Teslasuit, meanwhile, offers a set of haptic garments: the Teslaglove and Teslasuit, which consists of a jacket and trousers. Here the haptics sensations are based on electrostimulation.
More immersive virtual environments
Researchers are also experimenting with different approaches to creating haptic sensations. A group of scientists at the University of Chicago say they have “identified five chemicals that can render lasting haptic sensations: tingling (sanshool), numbing (lidocaine), stinging (cinnamaldehyde), warming (capsaicin) and cooling (menthol)”. These haptic devices include a sleeve that surrounds a section of the forearm and a strip that can be applied underneath the visual headset on the user’s cheeks.
Perhaps attachable accessories for mass-market headsets – similar to the way the University of Chicago researchers use their strip in conjunction with headsets – could become a market niche to provide users with particular sensations. Feelreal, which began as a Kickstarter campaign, is a device that looks like a shield and attaches to the lower part of visual headsets. The device can provide the sensation of a cool breeze, warmth, water sprinkles, and a wide range of smells.
Meanwhile, OVR Technology offers a device that can attach to VR headsets to provide a wide range of scents. The company mentions use cases such as meditation and response training for this device. Leveraging VR users’ sense of smell should come naturally for developers who are seeking to create more immersive virtual environments. OVR CEO Aaron Wisniewski says: “The metaverse without scent would be like living life in black and white.”
Such accessories can provide a wide range of interaction possibilities. A research team at Salzburg University of Applied Sciences has developed AirRes, an add-on for the Meta Quest 2 headset. The device looks like a gas mask that the researchers tout as a breathing interface. It leverages a wearer’s breathing as input information via a resistance valve to enable interaction with virtual wind instruments, blowing out a birthday cake, or using a blowpipe to propel projectiles, for example.
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The resistance device also can restrict a user’s breathing, thereby simulating entering a smoke-filled room, for instance.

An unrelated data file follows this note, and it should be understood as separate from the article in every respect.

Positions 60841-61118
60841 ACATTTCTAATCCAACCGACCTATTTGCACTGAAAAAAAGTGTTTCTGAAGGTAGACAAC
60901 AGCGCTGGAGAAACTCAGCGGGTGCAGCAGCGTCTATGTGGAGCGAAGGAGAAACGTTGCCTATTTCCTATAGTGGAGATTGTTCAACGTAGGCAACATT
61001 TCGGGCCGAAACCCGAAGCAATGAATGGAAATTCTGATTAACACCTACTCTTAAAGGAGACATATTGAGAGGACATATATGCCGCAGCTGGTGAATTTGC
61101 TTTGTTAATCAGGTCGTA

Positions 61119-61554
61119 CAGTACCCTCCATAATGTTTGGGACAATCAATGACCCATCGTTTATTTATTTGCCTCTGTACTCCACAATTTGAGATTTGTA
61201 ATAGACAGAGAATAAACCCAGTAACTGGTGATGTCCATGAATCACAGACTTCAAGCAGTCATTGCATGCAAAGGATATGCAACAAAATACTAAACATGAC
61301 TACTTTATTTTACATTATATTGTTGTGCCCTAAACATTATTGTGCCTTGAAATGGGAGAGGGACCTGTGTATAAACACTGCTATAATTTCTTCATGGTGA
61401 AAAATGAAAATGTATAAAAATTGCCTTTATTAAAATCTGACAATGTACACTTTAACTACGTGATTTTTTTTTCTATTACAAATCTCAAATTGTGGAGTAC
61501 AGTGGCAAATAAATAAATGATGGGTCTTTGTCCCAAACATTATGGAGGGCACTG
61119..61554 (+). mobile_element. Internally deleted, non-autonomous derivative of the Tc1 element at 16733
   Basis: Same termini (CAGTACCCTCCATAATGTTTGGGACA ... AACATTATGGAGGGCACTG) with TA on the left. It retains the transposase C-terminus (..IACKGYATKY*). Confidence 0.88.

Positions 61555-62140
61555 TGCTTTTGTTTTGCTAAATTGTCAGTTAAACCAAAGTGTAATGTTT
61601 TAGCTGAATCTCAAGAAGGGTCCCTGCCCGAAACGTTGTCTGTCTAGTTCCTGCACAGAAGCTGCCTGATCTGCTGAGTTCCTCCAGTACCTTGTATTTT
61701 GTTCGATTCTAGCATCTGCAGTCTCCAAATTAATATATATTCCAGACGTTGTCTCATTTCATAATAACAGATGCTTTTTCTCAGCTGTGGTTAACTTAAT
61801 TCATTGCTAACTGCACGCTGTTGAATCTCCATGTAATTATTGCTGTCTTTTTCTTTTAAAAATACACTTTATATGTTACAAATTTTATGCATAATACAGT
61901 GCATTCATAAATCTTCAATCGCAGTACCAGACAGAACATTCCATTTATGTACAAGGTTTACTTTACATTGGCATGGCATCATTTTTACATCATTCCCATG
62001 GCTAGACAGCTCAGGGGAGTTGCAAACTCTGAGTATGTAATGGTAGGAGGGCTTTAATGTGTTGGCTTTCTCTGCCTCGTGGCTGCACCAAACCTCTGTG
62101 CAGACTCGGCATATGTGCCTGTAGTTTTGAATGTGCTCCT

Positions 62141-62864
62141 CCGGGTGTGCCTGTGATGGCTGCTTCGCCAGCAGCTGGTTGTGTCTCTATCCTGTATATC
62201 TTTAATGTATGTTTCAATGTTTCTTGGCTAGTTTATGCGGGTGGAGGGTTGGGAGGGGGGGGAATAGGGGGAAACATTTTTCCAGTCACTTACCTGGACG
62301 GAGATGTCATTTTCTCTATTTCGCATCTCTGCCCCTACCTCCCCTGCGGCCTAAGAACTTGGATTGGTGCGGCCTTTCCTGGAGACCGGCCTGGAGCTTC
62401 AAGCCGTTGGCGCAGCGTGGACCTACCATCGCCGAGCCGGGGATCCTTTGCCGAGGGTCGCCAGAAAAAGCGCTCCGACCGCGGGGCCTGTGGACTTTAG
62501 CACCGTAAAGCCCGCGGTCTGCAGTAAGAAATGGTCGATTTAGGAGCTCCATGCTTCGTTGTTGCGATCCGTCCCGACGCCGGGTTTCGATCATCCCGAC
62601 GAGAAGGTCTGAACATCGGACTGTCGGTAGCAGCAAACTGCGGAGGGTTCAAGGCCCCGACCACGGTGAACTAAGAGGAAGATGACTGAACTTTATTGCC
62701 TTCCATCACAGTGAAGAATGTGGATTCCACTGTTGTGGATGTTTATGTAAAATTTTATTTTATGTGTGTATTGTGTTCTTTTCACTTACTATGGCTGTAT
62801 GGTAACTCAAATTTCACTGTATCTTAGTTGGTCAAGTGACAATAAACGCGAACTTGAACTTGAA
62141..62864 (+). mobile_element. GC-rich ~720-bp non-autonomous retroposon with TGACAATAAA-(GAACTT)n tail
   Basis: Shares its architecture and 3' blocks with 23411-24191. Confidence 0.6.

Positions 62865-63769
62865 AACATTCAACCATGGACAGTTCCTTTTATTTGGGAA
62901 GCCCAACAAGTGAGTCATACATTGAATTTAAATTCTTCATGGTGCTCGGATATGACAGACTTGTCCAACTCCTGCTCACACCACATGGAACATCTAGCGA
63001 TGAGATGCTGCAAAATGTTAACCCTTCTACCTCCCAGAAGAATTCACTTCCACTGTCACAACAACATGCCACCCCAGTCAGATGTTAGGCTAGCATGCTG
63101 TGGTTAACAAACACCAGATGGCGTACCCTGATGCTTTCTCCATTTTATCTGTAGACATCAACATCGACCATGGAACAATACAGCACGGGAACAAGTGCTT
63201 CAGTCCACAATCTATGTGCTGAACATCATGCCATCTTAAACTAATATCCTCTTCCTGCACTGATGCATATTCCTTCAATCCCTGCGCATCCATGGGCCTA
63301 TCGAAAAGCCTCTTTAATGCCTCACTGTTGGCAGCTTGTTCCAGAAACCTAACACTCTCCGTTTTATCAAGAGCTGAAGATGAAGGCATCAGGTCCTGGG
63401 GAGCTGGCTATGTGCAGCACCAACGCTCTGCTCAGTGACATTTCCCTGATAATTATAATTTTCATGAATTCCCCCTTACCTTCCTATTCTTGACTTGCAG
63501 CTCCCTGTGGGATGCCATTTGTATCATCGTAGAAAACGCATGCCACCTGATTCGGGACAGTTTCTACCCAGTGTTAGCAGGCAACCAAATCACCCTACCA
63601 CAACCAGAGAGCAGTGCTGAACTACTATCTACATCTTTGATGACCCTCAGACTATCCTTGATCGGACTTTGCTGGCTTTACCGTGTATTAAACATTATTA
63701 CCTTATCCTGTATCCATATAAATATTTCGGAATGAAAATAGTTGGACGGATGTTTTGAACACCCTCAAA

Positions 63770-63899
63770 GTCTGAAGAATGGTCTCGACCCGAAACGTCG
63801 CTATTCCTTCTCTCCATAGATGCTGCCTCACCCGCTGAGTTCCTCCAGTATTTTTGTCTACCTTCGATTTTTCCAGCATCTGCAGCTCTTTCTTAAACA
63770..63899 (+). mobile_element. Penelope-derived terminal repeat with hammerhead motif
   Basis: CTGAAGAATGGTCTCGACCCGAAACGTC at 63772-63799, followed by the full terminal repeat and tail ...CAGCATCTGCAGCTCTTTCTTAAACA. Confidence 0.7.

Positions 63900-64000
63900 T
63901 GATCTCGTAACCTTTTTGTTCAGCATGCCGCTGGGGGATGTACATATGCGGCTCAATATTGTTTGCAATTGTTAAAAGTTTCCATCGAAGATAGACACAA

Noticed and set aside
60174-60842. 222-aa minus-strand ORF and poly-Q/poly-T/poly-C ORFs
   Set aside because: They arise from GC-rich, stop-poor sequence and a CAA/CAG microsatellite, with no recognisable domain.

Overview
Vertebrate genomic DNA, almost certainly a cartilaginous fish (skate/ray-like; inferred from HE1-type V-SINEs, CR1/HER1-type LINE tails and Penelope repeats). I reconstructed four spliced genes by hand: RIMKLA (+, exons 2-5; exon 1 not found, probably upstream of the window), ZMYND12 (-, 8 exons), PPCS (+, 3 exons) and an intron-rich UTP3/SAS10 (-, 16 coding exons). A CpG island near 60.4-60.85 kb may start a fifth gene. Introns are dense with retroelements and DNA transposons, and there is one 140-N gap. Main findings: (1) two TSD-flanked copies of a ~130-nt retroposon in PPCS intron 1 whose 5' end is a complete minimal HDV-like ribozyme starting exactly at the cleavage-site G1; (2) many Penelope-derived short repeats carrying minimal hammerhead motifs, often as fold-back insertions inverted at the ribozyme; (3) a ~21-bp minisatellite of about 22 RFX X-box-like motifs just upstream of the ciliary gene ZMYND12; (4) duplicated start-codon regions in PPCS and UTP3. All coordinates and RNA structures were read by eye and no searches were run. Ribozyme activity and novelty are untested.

Applications in gaming or emergency training are obvious. Some of the applications the researchers present point to the device’s potential to enhance virtual environments with new levels of authenticity. Lightly exhaling at mirrors to fog them up can reveal hidden numbers left behind, similar to the way children leave messages for each other in mystery games.
Such fogging-up of glass or metal surfaces can create a sensation of realistic interaction with objects within environments and offers the potential to leave messages for other players on virtual windows or metal surfaces for gaming purposes, for example.
Meanwhile, H2L Technologies has developed a wristband that can inflict pain via small electric shocks. The company’s CEO, Emi Tamaki, says: “Feeling pain enables us to turn the metaverse world into a real world, with increased feelings of presence and immersion.” Although the device can provide a sense of pain, its main purpose is to create the sensation of resistance and weight when interacting with objects in VR.
Finally, brain interfaces could be the ultimate connectivity to virtual worlds and augmented landscapes. Such connections to XR environments are currently speculative, but as time passes and neuroscience advances, fairly simple applications will become conceivable, and companies are already exploring related technologies.
Meta Platforms’ Reality Labs is looking at the use of a brain-computer interface (BCI) for AR glasses, particularly for BCI use in communication applications. Others also see benefits in the combination of AR glasses and brain interfaces. In March 2022, Snap acquired NextMind, a developer of BCIs. Presumably, Snap is exploring the use of such an interface with its AR smartglasses, Snap Spectacles. Potential uses of the interface could include gaming or operating devices, for example.
Meanwhile, Elon Musk’s Neuralink is working more generally on developing interfaces that enable “a direct link between the brain and everyday technology”. In 2021, the company released information on a macaque monkey’s ability to move cursors on a screen and play the video game Pong via brain activity alone.
Currently, many developments in XR and the metaverse are experimental, and interface technologies are part of such experimentation. Truly immersive environments will require advanced interfaces that can replicate authentic real-world representations. But unwieldy and difficult-to-use interfaces can even prevent users from immersing themselves in VR as well.
Costs are another consideration, and safety will play an increasingly important role. But VR applications will drive the search for interfaces that enable more comprehensive interactions with virtual objects and worlds – and advanced interfaces will enable ever-more sophisticated XR applications.
Martin Schwirn is the author of Small Data, Big Disruptions: How to Spot Signals of Change and Manage Uncertainty (ISBN 9781632651921). He is also senior adviser, strategic foresight at Business Finland, helping startups and incumbents to find their position in tomorrow’s marketplace.